The alternative that many in this forum seem to advocate or have adopted, i.e. bending the Church to the lifestyle choices of the congregation, does not make the Armenian Church more tolerant and welcoming, it shakes the Church off its Christian foundations until it is no longer a Church. It does not matter how many people avoid Holy Badarak because they feel uncomfortable in their sin. It is the purpose of the Holy Eucharist to be a salve for our sins, to gradually heal our broken communion with God and each other, and to restore our “true selves.” Believing any less of it does the opposite.

    The Armenian Church must remain true to Christ and no one else. It must stay true even until the last human being on earth rejects the Church for staying true.

    • Thank you. For once someone not afraid of being cancelled by sharing the true principles of the church and where it stands on homosexuality in any form.

    • We evolve together as humans we are only as strong as our weakest link. Live life by a new golden rule it shouldn’t ever hurt to love.

  8. This sad story illustrates the need for Armenian society, community and church to be more open to people who are suffering and conflicted, and to provide appropriate help. In the past Armenian organizations dealt with orphans and provided for their material needs such as food, shelter and training for work. In the 21st century young people are experiencing more complex and subtle issues such as identity, finding a partner, sexuality, and divorce. In the past such topics were taboo and not openly discussed. I have the impression that some young Armenians are struggling between what is expected from them at home and what they see and experience outside and through social media. Parents should be educated about the stresses created by modern life on young people. There is also a need for more social workers, psychologists and clergy who are trained professionally to deal these problems. Otherwise Armenians will lose even more people through assimilation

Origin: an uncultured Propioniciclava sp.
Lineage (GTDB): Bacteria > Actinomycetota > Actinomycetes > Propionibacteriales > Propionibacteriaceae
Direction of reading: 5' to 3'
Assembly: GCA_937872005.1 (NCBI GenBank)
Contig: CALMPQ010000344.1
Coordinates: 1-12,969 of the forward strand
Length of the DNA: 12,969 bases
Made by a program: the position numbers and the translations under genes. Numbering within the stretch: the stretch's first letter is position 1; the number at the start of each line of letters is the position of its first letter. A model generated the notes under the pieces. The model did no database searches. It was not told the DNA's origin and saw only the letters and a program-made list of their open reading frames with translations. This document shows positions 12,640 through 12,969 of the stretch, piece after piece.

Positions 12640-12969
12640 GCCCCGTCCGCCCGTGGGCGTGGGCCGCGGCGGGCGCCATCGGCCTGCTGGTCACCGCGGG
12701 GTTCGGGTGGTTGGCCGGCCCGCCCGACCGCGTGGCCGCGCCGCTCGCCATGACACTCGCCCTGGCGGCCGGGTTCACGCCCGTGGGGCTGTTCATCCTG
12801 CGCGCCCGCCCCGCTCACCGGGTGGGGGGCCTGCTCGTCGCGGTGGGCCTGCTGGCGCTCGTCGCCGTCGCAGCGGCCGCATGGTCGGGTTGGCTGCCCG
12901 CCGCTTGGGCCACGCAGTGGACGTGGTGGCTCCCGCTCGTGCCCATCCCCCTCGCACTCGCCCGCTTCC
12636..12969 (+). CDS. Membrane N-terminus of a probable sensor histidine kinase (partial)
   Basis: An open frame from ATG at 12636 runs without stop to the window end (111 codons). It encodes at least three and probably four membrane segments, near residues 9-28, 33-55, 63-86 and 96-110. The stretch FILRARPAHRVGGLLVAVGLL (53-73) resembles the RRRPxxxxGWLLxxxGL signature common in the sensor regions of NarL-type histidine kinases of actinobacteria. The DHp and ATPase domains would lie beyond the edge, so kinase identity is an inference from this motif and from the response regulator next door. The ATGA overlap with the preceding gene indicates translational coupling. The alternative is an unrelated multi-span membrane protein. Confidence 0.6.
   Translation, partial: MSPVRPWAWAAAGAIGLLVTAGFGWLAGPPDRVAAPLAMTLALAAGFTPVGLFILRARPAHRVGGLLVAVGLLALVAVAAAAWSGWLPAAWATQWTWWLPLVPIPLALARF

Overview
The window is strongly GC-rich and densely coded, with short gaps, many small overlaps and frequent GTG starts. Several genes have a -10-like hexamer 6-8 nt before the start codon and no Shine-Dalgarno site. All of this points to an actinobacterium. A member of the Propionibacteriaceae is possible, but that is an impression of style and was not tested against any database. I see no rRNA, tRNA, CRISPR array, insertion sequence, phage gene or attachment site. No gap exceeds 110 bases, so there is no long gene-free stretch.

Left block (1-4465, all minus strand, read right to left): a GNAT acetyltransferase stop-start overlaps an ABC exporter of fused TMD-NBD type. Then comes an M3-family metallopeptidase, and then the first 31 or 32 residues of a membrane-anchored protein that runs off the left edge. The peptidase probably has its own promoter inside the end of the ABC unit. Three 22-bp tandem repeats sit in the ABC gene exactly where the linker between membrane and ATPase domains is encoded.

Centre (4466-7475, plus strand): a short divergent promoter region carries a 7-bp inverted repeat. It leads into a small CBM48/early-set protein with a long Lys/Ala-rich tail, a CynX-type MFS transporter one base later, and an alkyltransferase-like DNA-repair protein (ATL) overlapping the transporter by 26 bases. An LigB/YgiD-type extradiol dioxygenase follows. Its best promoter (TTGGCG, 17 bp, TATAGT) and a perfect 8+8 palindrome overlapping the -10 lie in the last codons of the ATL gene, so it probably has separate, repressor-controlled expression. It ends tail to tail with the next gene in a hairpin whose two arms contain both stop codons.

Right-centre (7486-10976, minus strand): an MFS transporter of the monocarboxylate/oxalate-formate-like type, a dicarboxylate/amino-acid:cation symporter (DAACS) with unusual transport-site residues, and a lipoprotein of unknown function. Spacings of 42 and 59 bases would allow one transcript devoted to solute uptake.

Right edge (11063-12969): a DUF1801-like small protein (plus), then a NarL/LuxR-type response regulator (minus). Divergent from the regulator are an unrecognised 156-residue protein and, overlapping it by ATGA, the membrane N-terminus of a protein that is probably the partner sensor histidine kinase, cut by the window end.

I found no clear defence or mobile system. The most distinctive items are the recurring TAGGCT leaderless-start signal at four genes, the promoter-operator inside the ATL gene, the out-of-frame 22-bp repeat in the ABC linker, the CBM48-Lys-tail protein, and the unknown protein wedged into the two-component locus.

9. I am so sorry for these two young men: we pray God has welcomed them into His Kingdom; they knew not what they were doing and the “mea culpa” is on us: the clergy! I understand and support the rules of the Church when it comes to homosexuality. However, any gay man and woman should find a compassionate ear, a warm welcome by clergy, with any individual dealing with homosexuality. The Church is a Hospital and a Mother: come to Her.